Rain Bird launches new “Tree Stories” docuseries

Trees enrich our lives in many ways, and global irrigation manufacturer Rain Bird is celebrating them with a new docuseries, “Tree Stories.” Now streaming on YouTube, and hosted by Emmy Award-winning personality Elliott Bambrough, the short films showcase some of the most iconic trees in the United States.

“Rain Bird has a long history of environmental education, and this series really captures our passion for trees and tree health,” said Whitney Braun, product manager for Rain Bird’s Landscape Drip Division. “While many people may think of lawn sprinklers when they hear the name Rain Bird, we also manufacture unique products designed to help young trees thrive and grow – perhaps inspiring their own tree stories someday.” 

Calling himself the “Tree Narrator,” Bambrough travels the country in search of trees with unique histories and science. Through beautiful cinematography and storytelling, he shares the emotional connections people have with these remarkable trees.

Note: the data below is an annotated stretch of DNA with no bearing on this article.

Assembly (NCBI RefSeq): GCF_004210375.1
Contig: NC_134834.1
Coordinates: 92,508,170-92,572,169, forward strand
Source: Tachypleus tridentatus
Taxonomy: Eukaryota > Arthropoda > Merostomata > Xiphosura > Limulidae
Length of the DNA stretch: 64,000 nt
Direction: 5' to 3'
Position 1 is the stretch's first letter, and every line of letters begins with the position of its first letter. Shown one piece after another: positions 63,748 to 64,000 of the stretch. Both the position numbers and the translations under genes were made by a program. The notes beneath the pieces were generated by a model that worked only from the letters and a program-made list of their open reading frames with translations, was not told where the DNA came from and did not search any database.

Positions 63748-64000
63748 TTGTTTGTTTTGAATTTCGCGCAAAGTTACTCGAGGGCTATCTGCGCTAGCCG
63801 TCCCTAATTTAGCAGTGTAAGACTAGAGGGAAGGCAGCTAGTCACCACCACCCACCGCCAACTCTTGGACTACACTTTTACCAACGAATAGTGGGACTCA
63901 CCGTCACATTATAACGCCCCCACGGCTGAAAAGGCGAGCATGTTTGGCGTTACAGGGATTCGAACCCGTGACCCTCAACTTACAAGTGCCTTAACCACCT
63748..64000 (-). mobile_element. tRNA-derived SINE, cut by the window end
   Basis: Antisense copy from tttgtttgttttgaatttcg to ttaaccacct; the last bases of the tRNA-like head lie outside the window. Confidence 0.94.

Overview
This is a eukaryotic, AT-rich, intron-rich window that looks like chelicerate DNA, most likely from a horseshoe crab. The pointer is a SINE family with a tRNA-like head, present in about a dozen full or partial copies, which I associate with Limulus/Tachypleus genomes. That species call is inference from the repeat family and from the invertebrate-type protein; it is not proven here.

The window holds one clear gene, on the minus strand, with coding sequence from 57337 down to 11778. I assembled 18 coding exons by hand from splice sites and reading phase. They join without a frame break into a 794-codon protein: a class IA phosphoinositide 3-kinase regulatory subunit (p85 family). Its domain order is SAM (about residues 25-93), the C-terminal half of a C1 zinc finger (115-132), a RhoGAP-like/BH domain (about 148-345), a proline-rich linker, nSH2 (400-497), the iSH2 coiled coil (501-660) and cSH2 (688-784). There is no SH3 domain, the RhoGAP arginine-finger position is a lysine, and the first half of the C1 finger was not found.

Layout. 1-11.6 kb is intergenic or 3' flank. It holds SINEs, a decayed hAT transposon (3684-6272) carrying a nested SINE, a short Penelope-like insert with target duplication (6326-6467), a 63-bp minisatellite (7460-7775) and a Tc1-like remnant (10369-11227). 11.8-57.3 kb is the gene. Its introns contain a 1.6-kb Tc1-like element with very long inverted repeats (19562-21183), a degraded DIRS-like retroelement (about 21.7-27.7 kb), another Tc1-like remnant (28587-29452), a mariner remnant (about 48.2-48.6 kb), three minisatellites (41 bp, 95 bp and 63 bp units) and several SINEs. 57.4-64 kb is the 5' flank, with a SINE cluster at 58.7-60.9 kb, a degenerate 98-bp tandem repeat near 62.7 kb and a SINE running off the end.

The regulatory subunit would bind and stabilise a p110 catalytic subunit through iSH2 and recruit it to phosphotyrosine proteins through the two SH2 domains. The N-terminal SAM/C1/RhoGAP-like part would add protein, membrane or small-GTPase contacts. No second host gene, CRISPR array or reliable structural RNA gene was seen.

Episode One highlights the thousand-year-old Giant Alligator Juniper in the Prescott (Arizona) National Forest where 19 firefighters tragically lost their lives battling the Doce Fire in 2013.

In Episode Two, Bambrough visits the Monterey Cypress near La Jolla, California that inspired a popular children’s story by the one and only Dr. Seuss. 

Certified Arborist Tyler Hill provides additional facts about the tree featured in each Tree Stories episode at rainbird.com/treestories. He also shares advice about how to encourage similar trees to thrive in today’s conditions, as well as information about Rain Bird’s essential tools for tree health: SQ3QTR Square Pattern Nozzles, Root Watering System and XFS-CV Dripline.

“It’s our hope that Tree Stories will help spark a renewed interest in trees and the many environmental and aesthetic benefits they provide,” Braun said. “And we want everyone to know Rain Bird is here to help ensure that the young trees planted with so much hope and optimism today are around for many, many years to come.”